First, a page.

From what I’ve read there’s one major difference between Lehman and MBIA and BSC. Lehman hasn’t managed to entangle itself so tightly into any one market segment so as to make it’s failure a life threatening danger to that segment.

    The lesson, obviously, is for all financial companies to maximize the risk that their failure would pose to the financial system, thereby forcing regulators/the market to cut them as much slack as possible, including quasi-rescues as in the case of BSC.

  5. Anonymous

    “This is clearly a stalling action to keep as much cash as possible at the parent level to maintain the employment of and benefits to the executives.”

    Quelle Surprise?

  6. Matt

    One phrase in MBI’s recent bland assurance that they have sufficient capital to meet the acceleration clauses on these swaps is that they have “10.2 billion in securities with an AVERAGE AA rating”.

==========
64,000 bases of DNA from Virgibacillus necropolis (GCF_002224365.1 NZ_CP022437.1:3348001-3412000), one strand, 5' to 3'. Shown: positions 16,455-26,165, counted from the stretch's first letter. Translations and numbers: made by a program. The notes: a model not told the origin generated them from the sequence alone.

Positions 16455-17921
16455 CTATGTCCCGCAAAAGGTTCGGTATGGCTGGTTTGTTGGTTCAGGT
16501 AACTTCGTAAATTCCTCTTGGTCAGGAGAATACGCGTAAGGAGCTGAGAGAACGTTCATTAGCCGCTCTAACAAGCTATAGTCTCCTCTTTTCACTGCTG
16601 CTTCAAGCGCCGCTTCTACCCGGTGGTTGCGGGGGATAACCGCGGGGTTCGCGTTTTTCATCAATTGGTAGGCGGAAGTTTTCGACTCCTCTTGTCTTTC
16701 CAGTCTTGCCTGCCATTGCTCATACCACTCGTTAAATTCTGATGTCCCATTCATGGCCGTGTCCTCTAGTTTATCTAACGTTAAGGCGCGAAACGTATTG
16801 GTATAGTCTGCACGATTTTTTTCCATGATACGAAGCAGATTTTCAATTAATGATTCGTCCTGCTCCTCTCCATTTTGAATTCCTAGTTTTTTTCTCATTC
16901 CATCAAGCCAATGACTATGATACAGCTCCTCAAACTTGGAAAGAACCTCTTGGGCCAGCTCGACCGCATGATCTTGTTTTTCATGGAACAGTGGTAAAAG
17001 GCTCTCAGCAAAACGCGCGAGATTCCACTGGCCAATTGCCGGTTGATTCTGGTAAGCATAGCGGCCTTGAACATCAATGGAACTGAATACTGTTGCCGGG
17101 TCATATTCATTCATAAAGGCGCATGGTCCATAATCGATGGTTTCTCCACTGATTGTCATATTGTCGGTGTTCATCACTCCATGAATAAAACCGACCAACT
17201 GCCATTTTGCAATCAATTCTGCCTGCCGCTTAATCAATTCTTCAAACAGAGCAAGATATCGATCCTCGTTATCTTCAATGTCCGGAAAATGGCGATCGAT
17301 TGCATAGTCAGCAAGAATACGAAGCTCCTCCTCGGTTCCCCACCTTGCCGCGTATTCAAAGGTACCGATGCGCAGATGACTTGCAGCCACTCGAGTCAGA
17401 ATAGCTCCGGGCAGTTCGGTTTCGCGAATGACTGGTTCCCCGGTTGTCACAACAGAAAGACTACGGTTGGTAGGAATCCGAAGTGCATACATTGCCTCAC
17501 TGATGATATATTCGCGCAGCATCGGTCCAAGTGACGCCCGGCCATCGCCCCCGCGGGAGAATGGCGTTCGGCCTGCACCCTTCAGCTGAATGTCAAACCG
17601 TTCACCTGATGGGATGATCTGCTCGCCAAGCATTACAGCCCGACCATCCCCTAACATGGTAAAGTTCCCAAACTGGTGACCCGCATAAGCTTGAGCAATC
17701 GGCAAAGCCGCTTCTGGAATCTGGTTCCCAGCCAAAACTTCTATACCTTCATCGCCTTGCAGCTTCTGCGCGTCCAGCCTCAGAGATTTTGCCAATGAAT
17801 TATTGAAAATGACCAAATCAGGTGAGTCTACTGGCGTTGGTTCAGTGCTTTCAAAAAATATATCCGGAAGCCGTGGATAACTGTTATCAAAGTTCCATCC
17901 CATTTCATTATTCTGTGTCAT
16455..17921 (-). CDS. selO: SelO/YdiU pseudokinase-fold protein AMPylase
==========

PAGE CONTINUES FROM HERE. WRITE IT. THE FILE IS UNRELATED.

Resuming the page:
We know what “average” probably means here.

    For example, 10 bonds worth only 10,000 dollars each that are rated just one notch above AA and 10 bonds worth 100 MILLION dollars that are rated just one notch BELOW AA would “satisfy” the above statement, even though the practical result is that the vast majority of the alleged “collateral” is rated below AA.

    Given MBI’s record of dissembling, it seems highly likely that a large part of that 10.2 billion figure they cite is BELOW AA and will therefore be insufficient as collateral.

    The key weasel fudge word MBI uses here is “average”. Precisely what is being averaged?